What is the Enhancing Oncology Model (EOM)? – Healthcare Economist


The Oncology Care Model (OCM) is dead. The Oncology Care Model was a voluntary, alternative payment model (APM), that “included financial and performance accountability for episodes of care surrounding chemotherapy administration to cancer patients.” OCM expired at the end of June 2022, and will be replaced by the Enhancing Oncology Model. EOM is also a voluntary model that will run for 5 years: July 2023 through June 2028. [Note: Yes, there is a 1 year gap between the end of OCM and the start of EOM]

Like OCM, EOM allows both oncology physician group practices (PGPs) as well as other payers (eg, commercial payers, state Medicaid agencies) to participate in EOM–the latter through multi-payer agreements. Like OCM, under EOM physicians are paid an additional monthly fee to provide coordinated care to their cancer patients. Like OCM, EOM will measure value for cancer patients based on six-month episodes of care where the initiation of chemotherapy (or similar targeted therapies) will be the initiating point of the episode. Like OCM, EOM physicians are eligible for retrospective performance-based payment (PBP) based on quality of care and cost savings during these six month episodes of care (see EOM Fact Sheet, CMS slides). The way cost savings bonuses and penalties are calculated are shown in the figures below.

There are seven types of cancer that are included in EOM. These include the following tumor types:

  • breast cancer,
  • chronic leukemia,
  • Small intestine/colorectal cancer,
  • lung cancer,
  • lymphoma,
  • multiple myeloma,
  • Prostate cancer

Patients are attributed to PGP based on the share of evaluation and management (E&M) services provided between initiating chemotherapy and the 6-month episodes. The PGP must provide at least 25% of all cancer-related E&M services during the episode to be attributed the episode.

Unlike the OCM program, however, the EOM monthly payments are less generous. Medscape reports that “the CMS Innovation Center plans to cut the Monthly Enhanced Oncology Services payments in the EOM by more than half ($70 vs $160 for the OCM), but at the same time, expects more work from practices.” Note that the dually eligible individuals receive an additional MEOS payment of $30 (ie, $100 total) per month. The additional work includes additional data collection such as “collection of electronic patient-reported outcomes (ePROs), and screening for social needs that may affect treatment, such as transportation issues and nutritional needs.” While collecting these data is certainly a good thing, it’s not clear if EOM will provide sufficient funding for health systems to collect these data. Further, physician group practices must offer “24/7 access to a clinician, patient navigation services.”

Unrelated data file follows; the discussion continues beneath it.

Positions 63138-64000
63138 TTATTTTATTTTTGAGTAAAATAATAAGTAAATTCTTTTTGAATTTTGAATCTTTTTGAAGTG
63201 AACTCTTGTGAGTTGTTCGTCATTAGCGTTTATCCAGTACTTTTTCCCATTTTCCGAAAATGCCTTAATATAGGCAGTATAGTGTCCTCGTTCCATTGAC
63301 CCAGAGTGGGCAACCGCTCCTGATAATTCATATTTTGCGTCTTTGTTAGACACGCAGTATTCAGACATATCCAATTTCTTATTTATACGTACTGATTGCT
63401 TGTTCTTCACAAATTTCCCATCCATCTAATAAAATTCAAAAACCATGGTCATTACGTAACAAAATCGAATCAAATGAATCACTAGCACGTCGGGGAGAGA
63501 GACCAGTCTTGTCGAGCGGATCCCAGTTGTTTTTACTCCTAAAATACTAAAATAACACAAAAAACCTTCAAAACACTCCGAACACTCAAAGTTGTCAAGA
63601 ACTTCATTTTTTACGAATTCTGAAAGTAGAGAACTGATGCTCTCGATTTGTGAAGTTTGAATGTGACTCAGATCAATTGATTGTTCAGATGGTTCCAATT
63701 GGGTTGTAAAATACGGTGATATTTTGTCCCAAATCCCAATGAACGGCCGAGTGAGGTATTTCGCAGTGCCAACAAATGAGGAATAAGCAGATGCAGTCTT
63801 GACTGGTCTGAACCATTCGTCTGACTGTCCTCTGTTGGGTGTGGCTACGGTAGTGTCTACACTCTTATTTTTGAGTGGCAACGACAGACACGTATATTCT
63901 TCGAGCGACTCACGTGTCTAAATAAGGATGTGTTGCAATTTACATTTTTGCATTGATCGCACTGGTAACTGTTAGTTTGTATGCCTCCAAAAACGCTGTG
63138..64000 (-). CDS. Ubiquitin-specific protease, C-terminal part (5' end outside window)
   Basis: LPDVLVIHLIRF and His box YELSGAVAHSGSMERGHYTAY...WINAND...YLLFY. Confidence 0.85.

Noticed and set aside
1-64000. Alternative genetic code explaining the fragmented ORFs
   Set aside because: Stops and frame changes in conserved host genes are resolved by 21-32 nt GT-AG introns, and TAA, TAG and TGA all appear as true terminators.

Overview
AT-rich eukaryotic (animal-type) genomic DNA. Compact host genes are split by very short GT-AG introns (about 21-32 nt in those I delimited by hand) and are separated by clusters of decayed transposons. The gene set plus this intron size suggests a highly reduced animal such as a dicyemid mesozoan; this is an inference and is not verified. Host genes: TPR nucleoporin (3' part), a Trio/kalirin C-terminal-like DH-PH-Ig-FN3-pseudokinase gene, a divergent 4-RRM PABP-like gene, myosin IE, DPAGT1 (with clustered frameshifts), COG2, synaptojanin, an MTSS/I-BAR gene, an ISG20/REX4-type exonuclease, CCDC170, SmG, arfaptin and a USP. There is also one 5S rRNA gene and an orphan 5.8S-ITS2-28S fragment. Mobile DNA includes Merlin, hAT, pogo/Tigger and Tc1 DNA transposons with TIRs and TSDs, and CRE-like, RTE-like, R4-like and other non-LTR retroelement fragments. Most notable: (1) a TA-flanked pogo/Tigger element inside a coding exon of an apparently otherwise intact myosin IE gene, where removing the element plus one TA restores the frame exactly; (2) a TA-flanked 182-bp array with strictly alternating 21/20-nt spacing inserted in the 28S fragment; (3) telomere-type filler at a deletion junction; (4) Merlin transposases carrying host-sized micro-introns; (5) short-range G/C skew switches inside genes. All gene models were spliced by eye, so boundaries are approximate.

On the positive side, HHS has stated that it will “encourage other payers (eg, commercial payers, state Medicaid agencies) to align with its core concepts to promote a consistent approach across payers and EOM participants’ patient population.” This could reduce the burden on physicians, hospitals and health systems to have to deal with different programs across different payer types.

Quality of care will be measured based on the following domains:

  • Patient experience
  • Avoidable acute care utilization
  • Management of toxic symptoms
  • Management of psychosocial health
  • Management of end-of-life care


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